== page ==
July 7, 2007—the day on which 52 people were killed and 700 injured on the London transport system in an Islamist terrorist attack.  I remember watching it on the news, in Spanish, from my bed in a hotel in Cusco, Peru, where I was vomiting my guts out into an ice bucket after eating some bad guinea pig. That’s a story for another post, but here’s a free tip for you: never use a hotel ice bucket for ice.

We reference so much with these simple dates: 9/11, 7/7.   So much has changed.  In the U.S., half the population—the conservative half—replaced its constant fear of a mass attack by communists with fear of a Muslim attack, which has made possible the rise of a demagogue like Donald Trump.  The strange thing is, they don’t fear the white guy next door with 50 guns who just lost his job and his wife and is acting strangely—just “the Muslims.”

The third major terrorist attack in the west was 11-M, the train bombings in Madrid on March 11, 2004.  Almost 200 people were killed and 2,000 were injured.  I don’t remember where I was that day.  But I do vividly recall being in Spain sometime after 9/11 but before 11-M studying Spanish.  I was chatting with a British woman and somehow 9/11 came up.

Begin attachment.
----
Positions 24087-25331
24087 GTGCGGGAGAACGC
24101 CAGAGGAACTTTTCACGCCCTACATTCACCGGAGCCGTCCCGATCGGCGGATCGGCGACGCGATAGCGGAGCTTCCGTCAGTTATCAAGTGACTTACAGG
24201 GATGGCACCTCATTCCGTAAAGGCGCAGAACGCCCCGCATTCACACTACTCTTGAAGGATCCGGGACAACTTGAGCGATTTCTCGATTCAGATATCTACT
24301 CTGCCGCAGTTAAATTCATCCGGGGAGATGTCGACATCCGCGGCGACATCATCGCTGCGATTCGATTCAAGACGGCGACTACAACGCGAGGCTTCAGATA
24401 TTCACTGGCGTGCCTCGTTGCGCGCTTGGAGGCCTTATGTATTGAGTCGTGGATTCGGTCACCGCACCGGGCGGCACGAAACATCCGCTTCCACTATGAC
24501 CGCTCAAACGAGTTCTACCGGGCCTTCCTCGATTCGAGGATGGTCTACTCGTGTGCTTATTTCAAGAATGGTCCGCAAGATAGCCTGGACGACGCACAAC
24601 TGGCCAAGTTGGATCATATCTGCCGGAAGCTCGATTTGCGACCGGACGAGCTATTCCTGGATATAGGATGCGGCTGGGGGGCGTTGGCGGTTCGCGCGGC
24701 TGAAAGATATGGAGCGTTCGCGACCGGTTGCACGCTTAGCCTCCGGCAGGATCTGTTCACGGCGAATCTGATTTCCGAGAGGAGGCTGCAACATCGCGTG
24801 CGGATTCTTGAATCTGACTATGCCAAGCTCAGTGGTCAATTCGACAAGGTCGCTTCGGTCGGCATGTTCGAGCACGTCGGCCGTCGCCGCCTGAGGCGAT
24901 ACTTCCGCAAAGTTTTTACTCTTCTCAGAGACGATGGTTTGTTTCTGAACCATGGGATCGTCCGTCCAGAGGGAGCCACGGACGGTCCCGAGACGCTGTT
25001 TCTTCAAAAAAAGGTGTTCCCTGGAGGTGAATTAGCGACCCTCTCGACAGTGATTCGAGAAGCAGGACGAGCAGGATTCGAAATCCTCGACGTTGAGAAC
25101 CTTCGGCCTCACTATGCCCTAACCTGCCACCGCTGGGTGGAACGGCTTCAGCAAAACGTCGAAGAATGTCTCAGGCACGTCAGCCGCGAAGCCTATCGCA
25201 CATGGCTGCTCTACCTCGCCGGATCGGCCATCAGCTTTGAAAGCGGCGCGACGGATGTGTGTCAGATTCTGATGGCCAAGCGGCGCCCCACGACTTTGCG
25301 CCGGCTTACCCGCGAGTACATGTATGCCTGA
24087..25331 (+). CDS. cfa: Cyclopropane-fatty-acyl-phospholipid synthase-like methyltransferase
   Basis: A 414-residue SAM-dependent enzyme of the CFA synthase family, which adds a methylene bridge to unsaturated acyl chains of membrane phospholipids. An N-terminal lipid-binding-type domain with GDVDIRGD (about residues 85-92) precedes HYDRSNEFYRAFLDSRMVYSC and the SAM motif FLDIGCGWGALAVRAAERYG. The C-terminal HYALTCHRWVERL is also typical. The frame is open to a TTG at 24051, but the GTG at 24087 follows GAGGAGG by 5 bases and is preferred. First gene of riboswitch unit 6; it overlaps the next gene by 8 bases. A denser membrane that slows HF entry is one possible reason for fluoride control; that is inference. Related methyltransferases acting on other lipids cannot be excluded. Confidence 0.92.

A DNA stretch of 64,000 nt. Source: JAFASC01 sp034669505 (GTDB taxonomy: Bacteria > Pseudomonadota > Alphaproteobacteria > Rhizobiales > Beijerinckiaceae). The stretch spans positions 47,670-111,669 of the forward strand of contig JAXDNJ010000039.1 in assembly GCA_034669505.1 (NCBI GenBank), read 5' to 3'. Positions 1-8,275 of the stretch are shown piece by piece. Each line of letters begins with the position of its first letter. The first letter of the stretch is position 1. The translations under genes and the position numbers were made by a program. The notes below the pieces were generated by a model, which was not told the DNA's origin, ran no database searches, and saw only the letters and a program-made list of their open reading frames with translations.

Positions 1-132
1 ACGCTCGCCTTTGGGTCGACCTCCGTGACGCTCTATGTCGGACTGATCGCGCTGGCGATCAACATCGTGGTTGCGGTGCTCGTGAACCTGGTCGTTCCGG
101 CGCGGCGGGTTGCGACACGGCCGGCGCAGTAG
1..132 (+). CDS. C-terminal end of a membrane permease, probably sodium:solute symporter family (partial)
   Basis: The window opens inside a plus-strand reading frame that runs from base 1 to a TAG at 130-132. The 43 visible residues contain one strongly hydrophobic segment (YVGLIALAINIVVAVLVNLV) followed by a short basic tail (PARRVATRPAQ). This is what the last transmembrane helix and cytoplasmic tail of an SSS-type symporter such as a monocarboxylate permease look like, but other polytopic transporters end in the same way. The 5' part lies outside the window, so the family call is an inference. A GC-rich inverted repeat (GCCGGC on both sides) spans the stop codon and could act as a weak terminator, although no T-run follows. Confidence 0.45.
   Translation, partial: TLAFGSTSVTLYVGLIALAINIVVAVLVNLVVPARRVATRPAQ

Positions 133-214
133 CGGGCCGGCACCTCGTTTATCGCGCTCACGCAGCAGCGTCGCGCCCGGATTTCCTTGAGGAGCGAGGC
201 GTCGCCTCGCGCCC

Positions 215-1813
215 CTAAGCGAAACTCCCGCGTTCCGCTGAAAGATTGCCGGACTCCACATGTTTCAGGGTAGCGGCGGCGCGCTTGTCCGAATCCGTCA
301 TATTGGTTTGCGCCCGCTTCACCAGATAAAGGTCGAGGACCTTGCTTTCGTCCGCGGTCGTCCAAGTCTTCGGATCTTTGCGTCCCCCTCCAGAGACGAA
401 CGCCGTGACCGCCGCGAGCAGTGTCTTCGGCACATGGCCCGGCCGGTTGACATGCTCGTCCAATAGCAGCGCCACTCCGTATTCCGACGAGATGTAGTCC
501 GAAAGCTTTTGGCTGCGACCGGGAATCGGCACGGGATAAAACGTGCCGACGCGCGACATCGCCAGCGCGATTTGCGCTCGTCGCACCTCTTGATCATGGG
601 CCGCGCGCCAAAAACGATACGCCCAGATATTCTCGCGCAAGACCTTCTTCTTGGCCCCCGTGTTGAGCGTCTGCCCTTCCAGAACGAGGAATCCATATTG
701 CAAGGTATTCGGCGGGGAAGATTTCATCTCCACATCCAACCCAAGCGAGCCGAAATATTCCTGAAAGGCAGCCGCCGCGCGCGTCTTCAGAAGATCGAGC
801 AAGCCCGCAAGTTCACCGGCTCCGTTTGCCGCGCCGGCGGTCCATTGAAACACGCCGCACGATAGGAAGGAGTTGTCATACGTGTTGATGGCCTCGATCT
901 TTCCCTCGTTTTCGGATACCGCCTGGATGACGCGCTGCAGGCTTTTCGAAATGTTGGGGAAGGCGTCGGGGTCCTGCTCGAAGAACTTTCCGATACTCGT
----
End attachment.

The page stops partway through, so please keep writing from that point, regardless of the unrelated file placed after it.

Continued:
“Now you lot know what we’ve been living with all these years from the IRA,” she said casually about the attack in which nearly 3,000 people died.

Back in St. Louis after a good night’s sleep, Lynn and I were preparing for our last day on the road.

“What do we do with the doughnuts?” she asked.

I carried the box out with us, thinking I would take them home to Vince.  Then I spotted a kid on the porch of the house next door and approached him.

“Hey kid, want a box of doughnuts?”  He was chubby and his eyes said Yes as he also backed away from me toward the door and called, “Daddy!”  The father came rushing outside, looking panicked. I could just picture myself at the police station: “No officer, really! I just wanted to give him the doughnuts; I wasn’t trying to lure him into my car.”